The death of Ray Wallace also marks the passing of a famed
species from our midst
This is an article from the Jan. 20, 2003 issue
Among the shadowy creatures that haunt our forests and
imaginations, few loom larger than Bigfoot. First sighted 45
years ago in Northern California, the shaggy, stinky,
camera-resistant beast helps satisfy some strange need for
wilderness in our lives.
This backwoods answer to the Abominable Snowman has inspired
dozens of books, documentaries and Weekly World News headlines,
including I WAS BIGFOOT'S LOVE SLAVE, IDAHO FAMILY EATS 600-POUND
BIGFOOT and, most astoundingly, AUSTRALIAN BIGFOOT DIGS NEIL
Well, something is stirring in the leafy glades of the Pacific
Northwest, but it may only be the final twitchings of the
Sasquatch saga. To the chagrin of millions of true believers,
Bigfoot has been exposed as a "hoax" perpetrated by Ray Wallace,
a prank-loving logger. Who would have guessed?
Wallace, who died in late November at age 84, supposedly got a
friend to carve 16inch-long alderwood feet that Wallace could
strap on, and then he stomped around his Humboldt County logging
camp in them. After a bulldozer operator saw the footprints
encircling his rig, the Humboldt Times ran a front-page story,
dubbed the critter Bigfoot and gave birth to both a legend and an
Over the years Wallace tracked down herds of Bigfeet and milked
them for all they were worth. He recorded their cries and love
calls (Sweet Caroline was not among the selections), photographed
them throwing rocks and eating frogs and Frosted Flakes, and
offered a $1 million reward for a Bigfoot baby. "Bigfoot used to
be very tame, as I have seen him almost every morning on the way
to work," he wrote to the Klamity Kourier in 1969. "I would sit
in my pickup and toss apples out of the window to him. He never
did catch an apple, but he sure tried."
The most famous "evidence," a blurry 1967 home movie of a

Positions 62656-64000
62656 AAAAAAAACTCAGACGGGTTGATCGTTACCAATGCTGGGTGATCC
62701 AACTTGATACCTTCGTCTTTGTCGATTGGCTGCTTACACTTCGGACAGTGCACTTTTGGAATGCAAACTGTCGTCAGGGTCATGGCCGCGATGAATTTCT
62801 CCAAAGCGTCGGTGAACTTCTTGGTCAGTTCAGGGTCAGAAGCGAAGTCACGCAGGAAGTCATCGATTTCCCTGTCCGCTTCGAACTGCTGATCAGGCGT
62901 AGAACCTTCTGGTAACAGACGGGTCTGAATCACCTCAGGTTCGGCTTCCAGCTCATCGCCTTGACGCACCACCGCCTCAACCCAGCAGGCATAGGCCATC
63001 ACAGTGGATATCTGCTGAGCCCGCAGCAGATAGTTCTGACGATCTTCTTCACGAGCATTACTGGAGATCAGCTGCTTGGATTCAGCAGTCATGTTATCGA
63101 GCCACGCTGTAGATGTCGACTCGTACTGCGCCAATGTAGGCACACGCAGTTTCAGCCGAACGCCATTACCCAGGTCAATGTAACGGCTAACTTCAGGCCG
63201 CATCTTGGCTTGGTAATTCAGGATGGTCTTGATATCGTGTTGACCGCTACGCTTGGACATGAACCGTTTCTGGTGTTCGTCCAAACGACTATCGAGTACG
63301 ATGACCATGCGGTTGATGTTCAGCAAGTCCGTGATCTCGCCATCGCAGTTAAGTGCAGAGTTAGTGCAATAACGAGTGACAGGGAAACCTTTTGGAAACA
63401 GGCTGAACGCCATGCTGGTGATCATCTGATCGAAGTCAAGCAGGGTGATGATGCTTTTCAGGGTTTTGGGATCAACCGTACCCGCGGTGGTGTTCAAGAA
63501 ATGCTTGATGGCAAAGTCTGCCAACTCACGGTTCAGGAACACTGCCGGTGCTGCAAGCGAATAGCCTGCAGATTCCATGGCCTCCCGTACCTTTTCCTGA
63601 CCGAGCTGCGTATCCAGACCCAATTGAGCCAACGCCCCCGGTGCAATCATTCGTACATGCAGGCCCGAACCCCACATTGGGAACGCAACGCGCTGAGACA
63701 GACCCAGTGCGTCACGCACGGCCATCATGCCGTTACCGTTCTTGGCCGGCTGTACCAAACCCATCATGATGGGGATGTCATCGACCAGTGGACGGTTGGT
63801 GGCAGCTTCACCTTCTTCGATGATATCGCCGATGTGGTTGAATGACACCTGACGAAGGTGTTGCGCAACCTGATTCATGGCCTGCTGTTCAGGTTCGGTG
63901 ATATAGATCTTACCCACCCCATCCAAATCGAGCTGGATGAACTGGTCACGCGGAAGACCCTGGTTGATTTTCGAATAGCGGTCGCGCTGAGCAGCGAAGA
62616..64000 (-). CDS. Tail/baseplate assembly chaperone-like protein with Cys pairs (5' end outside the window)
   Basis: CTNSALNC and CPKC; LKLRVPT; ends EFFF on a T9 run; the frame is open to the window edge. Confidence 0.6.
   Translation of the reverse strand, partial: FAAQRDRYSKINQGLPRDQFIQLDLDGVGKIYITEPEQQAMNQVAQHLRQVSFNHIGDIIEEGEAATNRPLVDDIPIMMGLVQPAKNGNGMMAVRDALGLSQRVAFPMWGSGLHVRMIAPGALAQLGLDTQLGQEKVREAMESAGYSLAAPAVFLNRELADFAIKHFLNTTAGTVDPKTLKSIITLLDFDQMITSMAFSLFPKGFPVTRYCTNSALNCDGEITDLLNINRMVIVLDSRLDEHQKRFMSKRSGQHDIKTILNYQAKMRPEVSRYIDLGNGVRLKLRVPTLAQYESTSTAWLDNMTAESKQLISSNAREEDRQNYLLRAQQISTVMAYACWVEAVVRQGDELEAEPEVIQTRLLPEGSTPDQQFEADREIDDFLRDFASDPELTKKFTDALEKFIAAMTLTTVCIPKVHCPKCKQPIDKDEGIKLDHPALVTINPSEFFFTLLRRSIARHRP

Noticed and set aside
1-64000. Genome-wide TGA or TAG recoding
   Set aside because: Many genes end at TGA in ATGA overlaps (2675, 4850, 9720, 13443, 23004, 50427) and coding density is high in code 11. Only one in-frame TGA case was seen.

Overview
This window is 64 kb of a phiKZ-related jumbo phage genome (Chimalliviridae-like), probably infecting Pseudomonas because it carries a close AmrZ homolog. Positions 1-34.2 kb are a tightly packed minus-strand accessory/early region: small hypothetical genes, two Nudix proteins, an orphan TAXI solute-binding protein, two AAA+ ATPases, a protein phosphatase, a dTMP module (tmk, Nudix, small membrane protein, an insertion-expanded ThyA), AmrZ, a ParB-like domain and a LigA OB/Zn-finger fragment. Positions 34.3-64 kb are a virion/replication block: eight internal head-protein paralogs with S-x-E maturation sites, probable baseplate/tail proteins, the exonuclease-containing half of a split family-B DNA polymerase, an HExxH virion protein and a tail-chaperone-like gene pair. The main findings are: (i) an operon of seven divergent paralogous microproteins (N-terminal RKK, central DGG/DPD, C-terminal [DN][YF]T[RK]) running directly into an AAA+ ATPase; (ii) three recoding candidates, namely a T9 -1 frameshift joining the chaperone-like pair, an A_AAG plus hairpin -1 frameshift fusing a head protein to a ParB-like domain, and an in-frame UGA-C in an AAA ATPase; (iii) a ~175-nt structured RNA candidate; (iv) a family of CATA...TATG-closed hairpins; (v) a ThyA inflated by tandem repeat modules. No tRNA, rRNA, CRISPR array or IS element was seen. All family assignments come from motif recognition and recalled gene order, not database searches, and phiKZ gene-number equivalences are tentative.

startled specimen striding into a thicket, also may have been
Wallace's work: possibly his wife, Elna, in an ape suit. "Ray L.
Wallace was Bigfoot," his son Michael confessed last month. "The
reality is, Bigfoot just died."
Or perhaps it was just stunned. At least a few cryptozoologists
still believe that Bigfoot is alive and well and that Wallace's
real hoax was getting people to think he invented the animal. "If
Wallace faked prints, so what?" asks Don Keating, director of the
Eastern Ohio Bigfoot Investigation Center. "What about the other
different-sized prints discovered all over the country through
the decades? Did Wallace travel extensively 365 days a year with
several wooden feet and fake all those tracks? Not likely."
Craig Woolheater says his faith in the big guy remains unshaken.
"I have seen one personally," claims the director of the Texas
Bigfoot Research Center. He recalls driving to Dallas from New
Orleans on May 30, 1994. "My wife and I both saw a tall, hairy
being walking 20 feet from the road."
It looked grayish, at least in the glare of his headlights, and
was headed in the same direction as the car. "We only saw the
backside," Woolheater concedes. He wanted to turn around, his
wife didn't. "We were in an open convertible," he explains.
Academic support for Sasquatchery has diminished some with the
recent death of Grover Krantz. The Washington State anthropology
professor had long maintained Bigfoot is an undiscovered primate.